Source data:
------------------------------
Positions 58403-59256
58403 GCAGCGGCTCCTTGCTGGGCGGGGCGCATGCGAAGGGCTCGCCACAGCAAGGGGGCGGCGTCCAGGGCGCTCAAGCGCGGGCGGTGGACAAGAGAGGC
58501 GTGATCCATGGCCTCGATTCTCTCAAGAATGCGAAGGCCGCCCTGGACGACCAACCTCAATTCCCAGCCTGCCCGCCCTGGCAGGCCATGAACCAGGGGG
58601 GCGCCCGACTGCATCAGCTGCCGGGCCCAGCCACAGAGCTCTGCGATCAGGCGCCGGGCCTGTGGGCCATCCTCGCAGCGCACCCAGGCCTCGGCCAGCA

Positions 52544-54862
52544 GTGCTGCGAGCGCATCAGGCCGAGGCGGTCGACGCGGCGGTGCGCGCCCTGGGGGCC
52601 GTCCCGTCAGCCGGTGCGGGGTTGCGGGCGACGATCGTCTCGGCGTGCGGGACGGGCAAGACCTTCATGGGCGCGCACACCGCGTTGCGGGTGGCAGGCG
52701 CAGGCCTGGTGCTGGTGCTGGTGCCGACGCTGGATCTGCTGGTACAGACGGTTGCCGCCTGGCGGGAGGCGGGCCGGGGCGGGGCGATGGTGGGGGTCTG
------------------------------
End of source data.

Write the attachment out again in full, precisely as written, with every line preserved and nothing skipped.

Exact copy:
Positions 58403-59256
58403 GCAGCGGCTCCTTGCTGGGCGGGGCGCATGCGAAGGGCTCGCCACAGCAAGGGGGCGGCGTCCAGGGCGCTCAAGCGCGGGCGGTGGACAAGAGAGGC
58501 GTGATCCATGGCCTCGATTCTCTCAAGAATGCGAAGGCCGCCCTGGACGACCAACCTCAATTCCCAGCCTGCCCGCCCTGGCAGGCCATGAACCAGGGGG
58601 GCGCCCGACTGCATCAGCTGCCGGGCCCAGCCACAGAGCTCTGCGATCAGGCGCCGGGCCTGTGGGCCATCCTCGCAGCGCACCCAGGCCTCGGCCAGCA

Positions 52544-54862
52544 GTGCTGCGAGCGCATCAGGCCGAGGCGGTCGACGCGGCGGTGCGCGCCCTGGGGGCC
52601 GTCCCGTCAGCCGGTGCGGGGTTGCGGGCGACGATCGTCTCGGCGTGCGGGACGGGCAAGACCTTCATGGGCGCGCACACCGCGTTGCGGGTGGCAGGCG
52701 CAGGCCTGGTGCTGGTGCTGGTGCCGACGCTGGATCTGCTGGTACAGACGGTTGCCGCCTGGCGGGAGGCGGGCCGGGGCGGGGCGATGGTGGGGGTCTG